"And yet," she continues, "there was also this dark passion. I mean, Helen was killing people onstage, being absolutely ferocious in showing that side of the human spirit, and doing it with an artistic instrument that was so beautifully trained. And I thought, that's it. I want to be able to express all these feelings—the dark ones can come out there as well as the sunny ones—and to have a technique that is beautiful and perfect enough to be able to do it. Because I could never, after all those years of ballet—and I liked the formality of it, I 1iked the discipline of it, I liked being clear about what my goals were for my body—go into some kind of 'flip-flop' dance. For me, that just wasn't going to work."

The contrast she is making is with "release technique," a dance form that Denise says "can work very well once a dancer already has a strong technique but which doesn't train sufficiently for beginning dancers." She feels that the additional value of a formal structure—ballet as well as the codified modern techniques of Graham or Cunningham or Lester Horton, who was Ailey's own mentor - is that the specific movement "becomes embedded in the dancer's bones."

During her second year in New York, when Denise was taking advanced-level classes at the Martha Graham Center, a former Graham Company member, Pearl Lang, was one of the school's guest teachers. Lang liked Denise's dancing and asked her to join the company Lang had founded to showcase her own choreography.

This was the beginning of Denise's professional career, but it was interrupted that same year, 1967, when she married John Roy Harper II—she still refers to him as a "lovely person"—and followed him back to his home state of South Carolina, where he would attend law school in order to fulfill what Denise calls "his destiny," as a civil rights lawyer in the South.

In 1969, their daughter, Francesca, was born, but after three years in Columbia, South Carolina, Denise took Francesca to her own hometown of Chicago for a year. Then, in 1971, she and Francesca moved to New York, where she had found a "greater variety of experiences and better education." Once there, Denise returned to the former settlement house on East 59th Street that still housed Lang's group and reestablished herself as a dancer.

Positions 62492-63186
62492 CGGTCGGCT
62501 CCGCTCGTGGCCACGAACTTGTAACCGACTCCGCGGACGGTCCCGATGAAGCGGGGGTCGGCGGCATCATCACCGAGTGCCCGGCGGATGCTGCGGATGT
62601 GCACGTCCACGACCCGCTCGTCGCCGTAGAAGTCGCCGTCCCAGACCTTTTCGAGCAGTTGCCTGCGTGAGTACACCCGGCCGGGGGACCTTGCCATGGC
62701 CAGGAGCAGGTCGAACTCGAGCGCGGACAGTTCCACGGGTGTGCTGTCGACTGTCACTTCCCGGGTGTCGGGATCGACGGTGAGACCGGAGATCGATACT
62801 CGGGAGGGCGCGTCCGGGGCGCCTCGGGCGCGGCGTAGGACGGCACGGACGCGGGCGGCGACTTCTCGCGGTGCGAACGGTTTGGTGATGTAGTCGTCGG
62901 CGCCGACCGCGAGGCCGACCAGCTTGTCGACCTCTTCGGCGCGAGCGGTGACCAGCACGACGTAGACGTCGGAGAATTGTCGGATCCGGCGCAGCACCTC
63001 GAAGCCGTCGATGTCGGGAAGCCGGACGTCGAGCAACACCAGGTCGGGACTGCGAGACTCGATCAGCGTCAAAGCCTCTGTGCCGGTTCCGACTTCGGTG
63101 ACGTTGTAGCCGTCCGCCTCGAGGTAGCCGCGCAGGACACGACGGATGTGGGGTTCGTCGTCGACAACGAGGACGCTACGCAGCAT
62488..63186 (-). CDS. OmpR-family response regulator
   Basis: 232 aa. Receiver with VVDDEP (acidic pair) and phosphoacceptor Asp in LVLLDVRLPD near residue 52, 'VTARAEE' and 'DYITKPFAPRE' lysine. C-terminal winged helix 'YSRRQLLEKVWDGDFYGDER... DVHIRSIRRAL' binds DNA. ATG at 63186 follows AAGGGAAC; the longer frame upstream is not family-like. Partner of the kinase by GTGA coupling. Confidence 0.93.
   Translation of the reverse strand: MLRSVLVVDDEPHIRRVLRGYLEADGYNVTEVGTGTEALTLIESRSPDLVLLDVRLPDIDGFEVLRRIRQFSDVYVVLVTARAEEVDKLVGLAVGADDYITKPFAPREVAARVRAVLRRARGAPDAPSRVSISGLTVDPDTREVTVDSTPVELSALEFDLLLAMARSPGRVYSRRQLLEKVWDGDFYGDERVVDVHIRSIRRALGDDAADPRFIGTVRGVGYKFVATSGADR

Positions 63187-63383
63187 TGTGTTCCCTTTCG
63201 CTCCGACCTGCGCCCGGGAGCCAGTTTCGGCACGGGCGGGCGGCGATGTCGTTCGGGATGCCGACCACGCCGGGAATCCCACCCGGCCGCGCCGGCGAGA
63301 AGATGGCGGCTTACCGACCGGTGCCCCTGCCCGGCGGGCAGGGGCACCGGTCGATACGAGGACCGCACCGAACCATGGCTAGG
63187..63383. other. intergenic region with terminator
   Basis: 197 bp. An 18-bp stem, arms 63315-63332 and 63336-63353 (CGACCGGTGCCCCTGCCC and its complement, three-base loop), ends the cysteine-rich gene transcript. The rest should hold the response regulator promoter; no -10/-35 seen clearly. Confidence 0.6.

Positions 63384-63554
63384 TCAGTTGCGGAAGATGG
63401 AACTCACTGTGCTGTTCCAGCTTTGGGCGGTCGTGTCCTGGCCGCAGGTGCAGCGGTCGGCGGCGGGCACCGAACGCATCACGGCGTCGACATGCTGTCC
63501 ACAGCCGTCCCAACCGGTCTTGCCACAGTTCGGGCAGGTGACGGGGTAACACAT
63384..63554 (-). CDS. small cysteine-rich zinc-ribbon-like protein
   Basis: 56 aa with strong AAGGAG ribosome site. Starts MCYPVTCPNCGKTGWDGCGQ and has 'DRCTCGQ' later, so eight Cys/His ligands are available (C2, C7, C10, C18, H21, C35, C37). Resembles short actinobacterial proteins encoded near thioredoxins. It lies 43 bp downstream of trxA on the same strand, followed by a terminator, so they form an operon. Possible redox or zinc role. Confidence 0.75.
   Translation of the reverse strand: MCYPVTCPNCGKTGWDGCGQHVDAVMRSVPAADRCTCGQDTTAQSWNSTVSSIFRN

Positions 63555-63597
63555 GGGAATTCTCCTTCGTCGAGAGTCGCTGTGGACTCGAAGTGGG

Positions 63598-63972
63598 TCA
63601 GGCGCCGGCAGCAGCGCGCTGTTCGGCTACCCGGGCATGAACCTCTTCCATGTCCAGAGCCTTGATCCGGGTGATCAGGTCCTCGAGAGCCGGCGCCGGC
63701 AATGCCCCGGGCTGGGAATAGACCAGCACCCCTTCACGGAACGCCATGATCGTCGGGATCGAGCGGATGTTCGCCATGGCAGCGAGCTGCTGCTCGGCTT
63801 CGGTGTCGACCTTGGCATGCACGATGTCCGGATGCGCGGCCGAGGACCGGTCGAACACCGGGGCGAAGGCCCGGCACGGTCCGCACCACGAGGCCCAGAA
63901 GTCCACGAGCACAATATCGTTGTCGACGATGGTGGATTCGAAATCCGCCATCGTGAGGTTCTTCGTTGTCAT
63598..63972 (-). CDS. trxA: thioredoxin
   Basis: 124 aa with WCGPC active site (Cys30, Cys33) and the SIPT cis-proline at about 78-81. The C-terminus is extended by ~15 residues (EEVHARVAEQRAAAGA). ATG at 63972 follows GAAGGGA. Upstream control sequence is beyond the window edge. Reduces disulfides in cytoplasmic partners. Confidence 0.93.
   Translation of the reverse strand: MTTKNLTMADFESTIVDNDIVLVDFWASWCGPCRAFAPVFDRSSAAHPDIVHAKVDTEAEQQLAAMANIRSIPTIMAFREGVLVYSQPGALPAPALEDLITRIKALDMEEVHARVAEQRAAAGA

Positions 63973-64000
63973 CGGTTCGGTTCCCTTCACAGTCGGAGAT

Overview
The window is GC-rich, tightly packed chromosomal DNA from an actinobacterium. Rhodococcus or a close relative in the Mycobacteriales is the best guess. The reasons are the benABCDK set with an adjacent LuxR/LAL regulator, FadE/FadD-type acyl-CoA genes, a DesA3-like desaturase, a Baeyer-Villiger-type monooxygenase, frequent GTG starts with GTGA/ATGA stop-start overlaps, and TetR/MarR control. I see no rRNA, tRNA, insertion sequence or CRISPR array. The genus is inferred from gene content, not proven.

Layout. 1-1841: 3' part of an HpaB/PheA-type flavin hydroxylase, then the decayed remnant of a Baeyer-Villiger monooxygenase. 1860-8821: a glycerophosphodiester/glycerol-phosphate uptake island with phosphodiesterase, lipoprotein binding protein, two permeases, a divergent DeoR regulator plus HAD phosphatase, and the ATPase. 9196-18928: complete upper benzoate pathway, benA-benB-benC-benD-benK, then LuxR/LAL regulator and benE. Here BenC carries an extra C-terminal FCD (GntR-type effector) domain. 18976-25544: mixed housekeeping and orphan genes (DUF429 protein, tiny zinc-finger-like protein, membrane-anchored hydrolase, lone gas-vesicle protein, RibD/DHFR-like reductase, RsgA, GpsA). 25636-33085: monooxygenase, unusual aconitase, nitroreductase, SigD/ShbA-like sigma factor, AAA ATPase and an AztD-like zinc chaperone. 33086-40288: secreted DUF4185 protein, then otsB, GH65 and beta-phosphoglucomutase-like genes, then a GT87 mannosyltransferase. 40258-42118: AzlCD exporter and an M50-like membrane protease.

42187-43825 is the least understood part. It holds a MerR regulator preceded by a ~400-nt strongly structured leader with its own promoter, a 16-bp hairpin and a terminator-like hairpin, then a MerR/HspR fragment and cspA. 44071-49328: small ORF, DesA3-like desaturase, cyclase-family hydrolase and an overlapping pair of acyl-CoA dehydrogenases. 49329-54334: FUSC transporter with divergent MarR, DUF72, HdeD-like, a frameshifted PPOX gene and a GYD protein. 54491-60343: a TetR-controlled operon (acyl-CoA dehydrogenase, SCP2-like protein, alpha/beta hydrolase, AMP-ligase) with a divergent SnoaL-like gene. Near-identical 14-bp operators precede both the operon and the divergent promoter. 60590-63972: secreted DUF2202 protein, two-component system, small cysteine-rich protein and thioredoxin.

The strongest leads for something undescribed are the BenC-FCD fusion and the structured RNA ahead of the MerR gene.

In the meantime, Alvin Ailey had received a $37,000 grant from the Rockefeller Fund that enabled him to move his relatively new dance company into a renovated studio and performance space upstairs from Lang. Denise doesn't recall her very first experience of the man whose vision of dance would soon come to define the rest of her own career. But she vividly remembers the honor of being invited by him to perform, although knee surgery ultimately prevented her from dancing.

After her recovery, Denise contacted Pearl Lang and "picked it up again," but it was here that she began to shift away from performance into teaching. By l974, her daughter was 5, and because it had become more difficult to tour, Denise accepted a position on the faculty of the Ailey School, where she has remained ever since.

In effect, then, whether it has been despite or because of her own lost years before rediscovering herself as a dancer, Denise has made a career out of providing opportunities for others. And for today's aspiring dancers who have both the exceptional talent and the necessary will, the wide-open premise of the Ailey School—that dance should be available to everyone—is a reversal of the "hostile environment" of ballet confronting the adolescent Denise. Today's young dancers are instructed and inspired by the Ailey vision. Always in collaboration with Judith Jamison, it is Denise's purpose to ensure open access to each new generation.

And at home too, in fact, Denise has raised a professional dancer. Her daughter, Francesca Harper, now 31, began her own ballet studies early, and at age 7 she attended the Joffrey Ballet School in Greenwich Village. At 10, she moved to what Denise terms the "more intensive experience" of the School of American Ballet, which included performing in the New York City Ballet's Nutcracker on the stage of Lincoln Center's New York State Theater.

"Because ballet was Francesca's dream," Denise says her support took the form of "You can do this." Also, since the world of professional ballet is now more inclusive, Francesca's career in dance has already included eight years in Germany with the Frankfurt Ballet. Recently, too, Francesca has been one of six dancers working with a choreographer as a sort of "physical laboratory" for the Glenn Close television version of South Pacific. And this past summer, as part of the Institute on the Arts and Civic Dialogue at Harvard University stimulated by the work of the playwright and actress Anna Deavere Smith, Francesca Harper performed a work-in-progress created in an improvisational collaboration with her aunt, Margo Jefferson, the Pulitzer Prize-winning culture critic for The New York Times. The Boston Globe's reviewer experienced the piece as "provocative" and detailed its powerful impact upon the audience.